3) Get a Part-time Job

What? A job during retirement? That’s right!

Here are some reasons why getting a part-time job during retirement is not as bad as you think:

  • If your partner is still working full-time while you have retired, you might not get to spend much time together. But if you start a part-time job, then your partner could also move to working part time!
  • Having a part-time job can keep you busy during retirement and help get rid of boredom.
  • If you retire before 65, you’ll not be eligible for Medicare yet. So, a part-time job can help cope with insurance expenses. Or even better, your employer might cover part of your insurance!

4) Add a Buffer

When the markets drop drastically, nobody wants to sell their investments at a low price.

But what if you absolutely need the money during a downturn?

During such a situation, you can utilize annuities or a reverse mortgage line of credit as a buffer to cope with short-term expenses, and return the payments as soon as the market recovers.

We provide an in-depth explanation of what Reverse Mortgages are, how they work, and their benefits in this blog: 5 Ways a Reverse Mortgage can Improve your Retirement.

5) Take Control of Your Taxes

You have a lot more control over your taxes in retirement than you think.

For instance, you can choose which account you withdraw your money from, as well as the timing of your Social Security and pension.

During years when you expect an overall low tax rate, you can utilize Roth conversions to lock in the lower tax rate.

After you turn 70½, you can also make qualified charitable distributions to achieve tax-efficient charitable giving. This allows you to transfer your IRA money directly to your favorite charity, tax-free!

There are several other strategies to improve your tax picture. We discuss it in this blog: 5 Ways to Improve Your Tax Picture in Retirement.

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We hope you found the above strategies helpful. Make sure you check out the resources below to learn more about worry-free spending in retirement.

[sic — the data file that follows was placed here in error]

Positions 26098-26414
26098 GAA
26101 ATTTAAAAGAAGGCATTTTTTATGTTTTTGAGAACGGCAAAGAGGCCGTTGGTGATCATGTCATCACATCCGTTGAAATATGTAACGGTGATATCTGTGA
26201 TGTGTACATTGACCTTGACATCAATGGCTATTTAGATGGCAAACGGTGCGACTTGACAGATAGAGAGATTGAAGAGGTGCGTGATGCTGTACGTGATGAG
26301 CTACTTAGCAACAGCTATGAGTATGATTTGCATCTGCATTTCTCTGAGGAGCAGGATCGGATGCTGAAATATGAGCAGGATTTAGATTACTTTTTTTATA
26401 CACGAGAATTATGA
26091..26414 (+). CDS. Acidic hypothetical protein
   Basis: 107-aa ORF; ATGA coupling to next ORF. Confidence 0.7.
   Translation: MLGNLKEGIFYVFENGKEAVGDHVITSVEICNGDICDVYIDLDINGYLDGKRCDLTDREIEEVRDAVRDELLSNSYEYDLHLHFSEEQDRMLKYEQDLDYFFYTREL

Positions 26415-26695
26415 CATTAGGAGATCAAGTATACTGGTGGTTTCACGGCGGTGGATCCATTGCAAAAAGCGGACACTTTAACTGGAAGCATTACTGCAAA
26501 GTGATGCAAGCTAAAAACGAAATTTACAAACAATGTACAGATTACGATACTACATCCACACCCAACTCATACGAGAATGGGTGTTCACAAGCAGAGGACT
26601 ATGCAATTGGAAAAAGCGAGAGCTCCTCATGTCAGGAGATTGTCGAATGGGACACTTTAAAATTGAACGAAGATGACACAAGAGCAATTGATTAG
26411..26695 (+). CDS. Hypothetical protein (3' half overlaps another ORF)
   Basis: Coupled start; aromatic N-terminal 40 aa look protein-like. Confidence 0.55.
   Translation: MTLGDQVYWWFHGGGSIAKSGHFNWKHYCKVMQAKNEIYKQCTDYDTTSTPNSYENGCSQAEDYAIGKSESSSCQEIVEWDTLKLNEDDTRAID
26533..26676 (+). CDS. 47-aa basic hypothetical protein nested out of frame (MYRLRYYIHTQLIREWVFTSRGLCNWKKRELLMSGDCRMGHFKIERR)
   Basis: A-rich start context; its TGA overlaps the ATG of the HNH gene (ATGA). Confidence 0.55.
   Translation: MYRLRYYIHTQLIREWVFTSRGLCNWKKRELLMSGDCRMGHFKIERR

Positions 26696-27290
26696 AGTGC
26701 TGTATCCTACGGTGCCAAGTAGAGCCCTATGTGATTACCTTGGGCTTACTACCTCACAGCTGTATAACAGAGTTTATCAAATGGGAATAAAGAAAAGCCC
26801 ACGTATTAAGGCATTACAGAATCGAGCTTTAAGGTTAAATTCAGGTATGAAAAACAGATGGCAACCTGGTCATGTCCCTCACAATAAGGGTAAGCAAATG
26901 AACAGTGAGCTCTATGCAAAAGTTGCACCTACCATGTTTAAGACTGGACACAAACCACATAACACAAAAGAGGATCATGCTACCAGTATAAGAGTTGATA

If you have any questions regarding your retirement, investment, or tax planning, feel free to contact us!

Resources:

Connect With Jeremy Keil:

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Content

Results and figures presented within the above links are hypothetical, unaudited and are intended for illustrative purposes only.

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Keil Financial Partners assumes no liability or responsibility for any errors, omissions, or other issues with the links and their respective contents. This includes both the website content and any potential bugs, viruses or other technical threats.

No Tax Advice

Keil Financial Partners does not provide any tax advice. No information or results from the links should be interpreted as tax advice. Please seek guidance from a qualified tax professional for any and all tax-related matters.

No Investment Advice

The content and information provided through the links should not be interpreted as being investment advice or a recommendation of suitability for any particular security, portfolio of securities, transaction, or investment strategy, or related decision. Please seek assistance from a qualified investment professional for any and all investment matters.